What would be the winning formula for banks to drive growth for retail banking during such a favourable time in Vietnam and are bank CEOs aware of it?
Ashwani: “In my opinion, the winning formula for any bank to remain relevant and drive sustainable growth for retail banking in Vietnam would be a complete transformation from providing “traditional banking services” to ensuring “life-style banking experience” i.e. personalised, highly reliable, seamless, unique, and consistent experience across channels for and beyond traditional banking activities in customers’ day-to-day life.
“But I believe that bank CEOs are well aware of this winning formula and of all the challenges they face.
“However, what they lack and need is an unbiased, reliable, action-oriented and specific analysis to demystify their current state, to identify appropriate and feasible solutions to choose from, and finally the “know-how” and “on-ground support” for execution.”
Helena: “From Consulus’ experience working with bank CEOs in the region, it’s not because they don’t want to but because these measures often require significant time, resources, and capital to implement. So, in the interim, we’ve been working with those who can’t go for transformation right now these 3 possible ways (HOD) to prepare themselves for transition, and turn industry setbacks into opportunities as follows:
1. Humanise the banking experience: build relationships and not accounts
“New trends are emerging and customers’ preferences are shifting towards technology-based platforms, channels or solutions for banking. However, the most profitable customers (~20% of the customers contributing to ~80% of the revenue), in Vietnam, are still the ones who expect and prefer relationship-based banking with a human touch.
2. Open Culture: have conversations and not monologues.
“Often, the loudest voice or the highest-ranking person dominates internal meetings. This makes the environment toxic and counter-productive. Therefore, top & middle management must have open conversations with their teams encouraging participation and inputs.
3. Design Thinking for sales processes; solve your customer’s problem/s
“Sales staff, in general, tend to adopt a hard-selling approach when it comes to managing accounts and approaching new customers to achieve their sales KPIs. It works better if we apply design thinking to have more effective, sustainable, and scalable sales processes to build long-term relationships rather than pushing products and services alone.”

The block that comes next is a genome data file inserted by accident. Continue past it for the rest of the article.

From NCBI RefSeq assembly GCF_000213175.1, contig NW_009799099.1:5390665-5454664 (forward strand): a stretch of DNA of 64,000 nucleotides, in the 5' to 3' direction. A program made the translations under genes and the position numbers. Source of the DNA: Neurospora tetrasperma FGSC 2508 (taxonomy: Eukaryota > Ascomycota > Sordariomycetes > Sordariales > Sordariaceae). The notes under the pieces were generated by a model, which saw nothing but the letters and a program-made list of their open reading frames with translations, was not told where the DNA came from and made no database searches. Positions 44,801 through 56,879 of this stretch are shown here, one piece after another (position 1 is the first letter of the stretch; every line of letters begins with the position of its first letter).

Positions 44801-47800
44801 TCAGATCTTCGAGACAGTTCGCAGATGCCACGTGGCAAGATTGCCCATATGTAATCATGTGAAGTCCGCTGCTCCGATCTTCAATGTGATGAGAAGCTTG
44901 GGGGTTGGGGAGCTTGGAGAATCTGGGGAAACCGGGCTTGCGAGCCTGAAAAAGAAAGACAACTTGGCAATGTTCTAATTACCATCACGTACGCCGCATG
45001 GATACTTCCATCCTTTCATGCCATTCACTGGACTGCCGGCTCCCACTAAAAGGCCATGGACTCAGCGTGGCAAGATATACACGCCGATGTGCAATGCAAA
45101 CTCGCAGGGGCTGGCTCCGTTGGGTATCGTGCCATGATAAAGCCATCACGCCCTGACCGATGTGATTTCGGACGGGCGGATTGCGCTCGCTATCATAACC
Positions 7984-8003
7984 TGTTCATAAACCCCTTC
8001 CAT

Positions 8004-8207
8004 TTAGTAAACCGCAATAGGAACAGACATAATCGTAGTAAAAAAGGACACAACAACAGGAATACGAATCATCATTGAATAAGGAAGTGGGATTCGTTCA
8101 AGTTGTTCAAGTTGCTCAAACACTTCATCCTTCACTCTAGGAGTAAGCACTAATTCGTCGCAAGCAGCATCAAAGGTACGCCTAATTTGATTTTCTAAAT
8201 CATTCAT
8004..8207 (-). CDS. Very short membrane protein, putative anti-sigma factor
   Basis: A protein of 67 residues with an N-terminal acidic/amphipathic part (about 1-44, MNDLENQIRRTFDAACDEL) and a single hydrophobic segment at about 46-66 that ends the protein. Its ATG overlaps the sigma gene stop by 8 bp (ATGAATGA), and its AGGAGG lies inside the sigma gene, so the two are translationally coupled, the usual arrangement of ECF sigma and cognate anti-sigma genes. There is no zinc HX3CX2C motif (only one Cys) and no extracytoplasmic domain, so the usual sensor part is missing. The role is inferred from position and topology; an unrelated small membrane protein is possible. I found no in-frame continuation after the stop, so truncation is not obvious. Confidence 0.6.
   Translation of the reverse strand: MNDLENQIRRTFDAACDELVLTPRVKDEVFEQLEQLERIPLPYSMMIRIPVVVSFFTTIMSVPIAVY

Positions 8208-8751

*Size of the bank by loans & advances to customers, total assets, deposits from customers, and distribution network.
About Consulus Vietnam:
Consulus Vietnam is part of the Consulus global network, a global innovation consultancy firm which has helped thousands of leaders, hundreds of companies and cities unite, transform and innovate to meet the challenges of Industry 4.0. Consulus was founded in Singapore in 2004 and is now present in 16 countries that include Vietnam, USA, Italy, and New Zealand.
Ms Helena Pham is a Partner of Consulus Global and Managing Director of Consulus Vietnam. Helena has served large firms such as Yusen Air & Sea Service and LG Electronics in brand and marketing roles. She has been the lead consultant for corporate strategy, organisational alignment, and brand experience strategy for major regional brands such as SONY, Saradise, Cyclect, Fast Flow, DST, Tan Tock Seng, Spring Maternity, and enCity; for local Vietnamese brands such as Systech Trading & Technology, Hanoi Association of Women Entrepreneurs and local governments such as Danang. Helena is a featured columnist on Innovation Culture, Leadership Ascension and Branding for Asian businesses. Her insights appear regularly in Vietnam media. She is a TEDTalk speaker and often speaks at regional conferences in Vietnam and Singapore. She is currently the Chairwoman of Industry Advisory Board for RMIT, Hanoi campus.
Mr Ashwani Gupta is Head of Banking, Financial Services, and Insurance (BFSI) Transformation at Consulus Vietnam with 23 years of business strategy, strategic project management, product & portfolio management, branch banking operations, sales, business development, audit & compliance, and general management experience for the Banking Industry, NBFC, Capital Market, Real-Estate, and Enterprise Mobility. Mr Gupta and Consulus have served leading corporates and global banking institutions in Vietnam, Brunei, Myanmar, India and UAE like Maritime Bank, Bank Islam Brunei Darussalam (BIBD), HDFC Bank, ICICI Bank, BNP Paribas, HSBC.
Helena and Ashwani can be reached at firstname.lastname@example.org.